Louise de la Valliere
Two Old Friends.
Whilst every one at court was busily engaged with his own affairs, a man
mysteriously took up his post behind the Place de Greve, in the house which we
once saw besieged by D'Artagnan on the occasion of the emeute. The principal
entrance of the house was in the Place Baudoyer; it was tolerably large,
surrounded by gardens, inclosed in the Rue Saint- Jean by the shops of
toolmakers, which protected it from prying looks, and was walled in by a triple
rampart of stone, noise, and verdure, like an embalmed mummy in its triple
coffin. The man we have just alluded to walked along with a firm step, although
he was no longer in his early prime. His dark cloak and long sword plainly
revealed one who seemed in search of adventures; and, judging from his curling
mustache, his fine smooth skin, which could be seen beneath his sombrero, it
would not have been difficult to pronounce that gallantry had not a little share in
his adventures. In fact, hardly had the cavalier entered the house, when the clock
struck eight; and ten minutes afterwards a lady, followed by a servant armed to
the teeth, approached and knocked at the same door, which an old woman
immediately opened for her. The lady raised her veil as she entered; though no
longer beautiful or young, she was still active and of an imposing carriage. She
concealed, beneath a rich toilette and the most exquisite taste, an age which
Ninon de l'Enclos alone could have smiled at with impunity. Hardly had she
reached the vestibule, when the cavalier, whose features we have only roughly
sketched, advanced towards her, holding out his hand.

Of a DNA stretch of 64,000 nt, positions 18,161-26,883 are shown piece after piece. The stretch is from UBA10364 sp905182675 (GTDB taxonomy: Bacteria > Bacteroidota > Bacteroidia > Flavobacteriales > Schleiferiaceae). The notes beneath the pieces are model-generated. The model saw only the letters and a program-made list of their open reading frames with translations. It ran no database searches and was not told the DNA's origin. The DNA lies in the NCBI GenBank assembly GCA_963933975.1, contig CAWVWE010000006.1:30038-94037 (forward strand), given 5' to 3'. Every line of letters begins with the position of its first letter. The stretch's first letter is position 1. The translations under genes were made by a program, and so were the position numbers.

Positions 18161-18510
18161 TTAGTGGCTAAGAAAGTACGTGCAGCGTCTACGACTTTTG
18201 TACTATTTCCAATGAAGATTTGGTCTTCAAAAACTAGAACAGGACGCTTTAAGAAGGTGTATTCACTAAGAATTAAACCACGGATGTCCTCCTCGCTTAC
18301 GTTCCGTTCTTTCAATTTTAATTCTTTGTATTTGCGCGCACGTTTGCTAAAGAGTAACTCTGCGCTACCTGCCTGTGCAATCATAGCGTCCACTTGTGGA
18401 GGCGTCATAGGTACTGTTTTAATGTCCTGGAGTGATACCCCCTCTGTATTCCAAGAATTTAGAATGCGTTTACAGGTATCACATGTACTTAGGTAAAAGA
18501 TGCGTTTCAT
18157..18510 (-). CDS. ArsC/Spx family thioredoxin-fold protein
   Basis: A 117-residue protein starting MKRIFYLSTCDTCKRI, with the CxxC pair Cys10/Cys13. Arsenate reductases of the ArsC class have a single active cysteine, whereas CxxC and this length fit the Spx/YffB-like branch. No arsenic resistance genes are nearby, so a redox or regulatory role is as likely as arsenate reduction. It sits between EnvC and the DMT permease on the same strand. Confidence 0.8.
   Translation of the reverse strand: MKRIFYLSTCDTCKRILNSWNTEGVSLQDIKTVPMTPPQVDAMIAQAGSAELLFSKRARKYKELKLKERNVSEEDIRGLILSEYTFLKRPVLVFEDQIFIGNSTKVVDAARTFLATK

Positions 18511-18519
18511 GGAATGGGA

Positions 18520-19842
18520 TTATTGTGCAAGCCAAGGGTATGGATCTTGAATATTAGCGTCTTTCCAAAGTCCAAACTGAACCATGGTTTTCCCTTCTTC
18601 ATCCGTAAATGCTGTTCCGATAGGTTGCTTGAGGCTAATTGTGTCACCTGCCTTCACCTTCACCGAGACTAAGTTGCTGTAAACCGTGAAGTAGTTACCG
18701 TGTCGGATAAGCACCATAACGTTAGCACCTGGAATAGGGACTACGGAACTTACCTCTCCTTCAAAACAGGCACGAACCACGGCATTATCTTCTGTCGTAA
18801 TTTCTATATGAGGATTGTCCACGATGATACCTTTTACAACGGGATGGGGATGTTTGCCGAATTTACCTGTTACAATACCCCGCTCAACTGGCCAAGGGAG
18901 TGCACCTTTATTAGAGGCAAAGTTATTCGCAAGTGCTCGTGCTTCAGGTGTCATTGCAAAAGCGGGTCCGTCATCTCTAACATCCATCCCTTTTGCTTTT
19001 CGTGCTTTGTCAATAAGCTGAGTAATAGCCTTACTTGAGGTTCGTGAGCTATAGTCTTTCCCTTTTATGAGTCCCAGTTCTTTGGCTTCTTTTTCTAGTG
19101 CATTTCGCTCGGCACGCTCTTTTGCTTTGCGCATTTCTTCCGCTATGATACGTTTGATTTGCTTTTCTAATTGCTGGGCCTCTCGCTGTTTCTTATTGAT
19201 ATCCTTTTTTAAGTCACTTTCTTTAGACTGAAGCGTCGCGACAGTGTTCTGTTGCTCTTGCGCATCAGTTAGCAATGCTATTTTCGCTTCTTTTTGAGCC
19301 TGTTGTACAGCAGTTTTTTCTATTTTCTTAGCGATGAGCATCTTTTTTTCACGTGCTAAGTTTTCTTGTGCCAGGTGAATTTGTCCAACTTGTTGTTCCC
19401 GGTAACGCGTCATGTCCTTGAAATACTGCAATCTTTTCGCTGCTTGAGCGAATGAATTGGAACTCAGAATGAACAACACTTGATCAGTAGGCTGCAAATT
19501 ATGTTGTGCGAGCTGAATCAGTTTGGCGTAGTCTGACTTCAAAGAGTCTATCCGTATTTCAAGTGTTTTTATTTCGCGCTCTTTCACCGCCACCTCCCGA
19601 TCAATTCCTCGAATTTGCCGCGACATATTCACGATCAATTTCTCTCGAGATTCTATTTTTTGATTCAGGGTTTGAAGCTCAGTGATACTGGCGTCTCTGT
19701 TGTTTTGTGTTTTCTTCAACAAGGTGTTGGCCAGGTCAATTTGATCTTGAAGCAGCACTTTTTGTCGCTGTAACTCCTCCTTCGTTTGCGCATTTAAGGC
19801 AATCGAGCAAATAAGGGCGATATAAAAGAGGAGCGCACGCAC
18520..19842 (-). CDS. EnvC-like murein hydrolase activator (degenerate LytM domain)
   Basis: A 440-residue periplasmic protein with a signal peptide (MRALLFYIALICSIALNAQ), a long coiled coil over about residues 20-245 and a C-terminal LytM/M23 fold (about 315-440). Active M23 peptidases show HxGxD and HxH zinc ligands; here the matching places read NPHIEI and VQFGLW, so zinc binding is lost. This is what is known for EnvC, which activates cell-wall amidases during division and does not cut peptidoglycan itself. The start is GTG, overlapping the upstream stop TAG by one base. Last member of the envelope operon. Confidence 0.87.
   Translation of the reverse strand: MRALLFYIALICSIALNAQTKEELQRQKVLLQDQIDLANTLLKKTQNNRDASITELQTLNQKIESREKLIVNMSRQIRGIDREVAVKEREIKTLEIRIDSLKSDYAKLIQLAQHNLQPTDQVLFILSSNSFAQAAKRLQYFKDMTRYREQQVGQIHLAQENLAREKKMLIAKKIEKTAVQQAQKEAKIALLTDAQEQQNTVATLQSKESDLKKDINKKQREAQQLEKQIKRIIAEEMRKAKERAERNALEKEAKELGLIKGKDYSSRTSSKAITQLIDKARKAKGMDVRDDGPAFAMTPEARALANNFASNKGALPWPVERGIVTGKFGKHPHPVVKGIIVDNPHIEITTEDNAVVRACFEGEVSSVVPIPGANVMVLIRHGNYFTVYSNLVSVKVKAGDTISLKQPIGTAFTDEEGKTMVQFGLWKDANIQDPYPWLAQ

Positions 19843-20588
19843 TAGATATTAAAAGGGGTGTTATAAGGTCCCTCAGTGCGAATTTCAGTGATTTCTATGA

"God day, my dear duchesse," he said.
"How do you do, my dear Aramis?" replied the duchesse.
He led her to a most elegantly furnished apartment, on whose high windows
were reflected the expiring rays of the setting sun, which filtered gaudily through
the dark green needles of the adjacent firs. They sat down side by side. Neither
of them thought of asking for additional light in the room, and they buried
themselves as it were in the shadow, as if they wished to bury themselves in
"Chevalier," said the duchesse, "you have never given me a single sign of life
since our interview at Fontainebleau, and I confess that your presence there on
the day of the Franciscan's death, and your initiation in certain secrets, caused
me the liveliest astonishment I ever experienced in my whole life."
"I can explain my presence there to you, as well as my initiation," said Aramis.
"But let us, first of all," said the duchess, "talk a little of ourselves, for our
friendship is by no means of recent date."
"Yes, madame: and if Heaven wills it, we shall continue to be friends, I will not
say for a long time, but forever."
"That is quite certain, chevalier, and my visit is a proof of it."
"Our interests, duchess, are no longer the same as they used to be," said
Aramis, smiling without apprehension in the growing gloom by which the room